- Written by Peter Burnett Peter Burnett
In the juvenilia of one of the earnest poets of the past we are astonished at their seeming education and their grasp of language and forms that we cannot start to use. I think of Matthew Arnold’s ‘To Meta’ probably written about 1849.
Born in 1822, Arnold would have been 25 when he wrote ‘To Meta’ which means that although it wasn’t published, it also perhaps doesn’t qualify as juvenilia.
I can see the search engines, those masters of meta, adopting lines from this Matthew Arnold verse for their slogans. Before 2005, pretty much the only people who used the term meta were critical theorists and Greek scholars. Not now.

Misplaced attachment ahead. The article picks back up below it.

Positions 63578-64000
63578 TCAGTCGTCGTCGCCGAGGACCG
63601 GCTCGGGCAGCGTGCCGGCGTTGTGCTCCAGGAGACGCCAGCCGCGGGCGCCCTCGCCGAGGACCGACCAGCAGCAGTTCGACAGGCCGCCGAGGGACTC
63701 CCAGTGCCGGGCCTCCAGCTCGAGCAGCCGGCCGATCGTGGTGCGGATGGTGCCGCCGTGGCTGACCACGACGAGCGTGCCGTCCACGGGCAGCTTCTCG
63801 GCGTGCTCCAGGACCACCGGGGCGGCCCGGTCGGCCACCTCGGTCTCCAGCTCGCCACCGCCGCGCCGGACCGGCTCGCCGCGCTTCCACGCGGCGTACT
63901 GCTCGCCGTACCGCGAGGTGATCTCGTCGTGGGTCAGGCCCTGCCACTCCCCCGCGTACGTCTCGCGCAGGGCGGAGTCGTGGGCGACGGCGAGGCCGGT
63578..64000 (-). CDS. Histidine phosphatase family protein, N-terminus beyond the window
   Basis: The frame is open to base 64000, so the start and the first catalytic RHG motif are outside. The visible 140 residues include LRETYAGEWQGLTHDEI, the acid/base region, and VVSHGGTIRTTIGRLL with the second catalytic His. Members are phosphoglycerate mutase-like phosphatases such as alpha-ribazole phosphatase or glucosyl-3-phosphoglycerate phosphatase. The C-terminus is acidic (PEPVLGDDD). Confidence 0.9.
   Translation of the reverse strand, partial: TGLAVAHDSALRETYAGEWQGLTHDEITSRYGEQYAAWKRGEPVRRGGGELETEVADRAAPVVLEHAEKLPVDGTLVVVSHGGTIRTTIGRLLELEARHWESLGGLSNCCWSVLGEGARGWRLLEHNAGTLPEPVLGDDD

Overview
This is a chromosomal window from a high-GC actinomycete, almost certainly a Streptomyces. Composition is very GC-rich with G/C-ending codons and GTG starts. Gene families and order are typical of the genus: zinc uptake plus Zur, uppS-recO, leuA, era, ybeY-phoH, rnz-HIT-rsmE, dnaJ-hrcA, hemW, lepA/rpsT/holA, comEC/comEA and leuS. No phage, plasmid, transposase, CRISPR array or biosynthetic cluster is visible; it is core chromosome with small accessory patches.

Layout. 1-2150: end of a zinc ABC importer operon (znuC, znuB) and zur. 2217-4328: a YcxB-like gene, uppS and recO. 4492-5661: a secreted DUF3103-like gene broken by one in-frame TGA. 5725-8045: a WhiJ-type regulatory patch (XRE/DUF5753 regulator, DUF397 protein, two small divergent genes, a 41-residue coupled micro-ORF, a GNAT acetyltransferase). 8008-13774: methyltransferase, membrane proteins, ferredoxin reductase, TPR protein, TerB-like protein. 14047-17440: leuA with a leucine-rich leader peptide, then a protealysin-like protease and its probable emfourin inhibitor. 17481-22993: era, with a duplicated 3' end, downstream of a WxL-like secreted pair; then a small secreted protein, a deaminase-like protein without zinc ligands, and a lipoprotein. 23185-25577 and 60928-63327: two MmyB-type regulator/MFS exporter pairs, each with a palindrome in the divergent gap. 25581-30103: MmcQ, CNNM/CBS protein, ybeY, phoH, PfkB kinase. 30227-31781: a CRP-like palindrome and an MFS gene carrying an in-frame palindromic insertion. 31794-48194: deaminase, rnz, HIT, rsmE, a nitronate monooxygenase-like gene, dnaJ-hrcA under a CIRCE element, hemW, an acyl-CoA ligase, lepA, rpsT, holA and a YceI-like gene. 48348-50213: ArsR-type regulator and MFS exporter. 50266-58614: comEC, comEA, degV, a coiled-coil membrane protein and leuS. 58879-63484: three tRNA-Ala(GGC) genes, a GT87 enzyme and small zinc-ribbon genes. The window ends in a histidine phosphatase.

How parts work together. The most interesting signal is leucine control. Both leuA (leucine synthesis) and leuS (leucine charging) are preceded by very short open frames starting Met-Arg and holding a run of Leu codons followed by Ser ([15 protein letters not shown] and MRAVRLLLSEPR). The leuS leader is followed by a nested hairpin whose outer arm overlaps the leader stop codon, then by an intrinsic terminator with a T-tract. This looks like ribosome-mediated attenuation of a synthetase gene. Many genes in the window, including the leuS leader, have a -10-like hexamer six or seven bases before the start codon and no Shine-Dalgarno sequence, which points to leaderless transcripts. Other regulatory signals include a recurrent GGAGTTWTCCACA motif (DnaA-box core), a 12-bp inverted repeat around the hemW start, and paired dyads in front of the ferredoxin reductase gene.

Lines on the goddess Meta:
At your voice he rises slowly
From the pillar where he leans,
In your gentle melancholy
All your spirit’s history gleans;
See, one figure quits the mazes
Of that dusk slow-moving band,
This way moves and pauses, gazing
On the sweet and moon-bathed land.
So to capture the ‘mild endurance’ of our Internet search engines, I am suggesting the work of Matthew Arnold:
Here where life and all things living
Awe-struck fain would cease to be,
Meta, with a vague misgiving
Your sweet eyes are turned on me.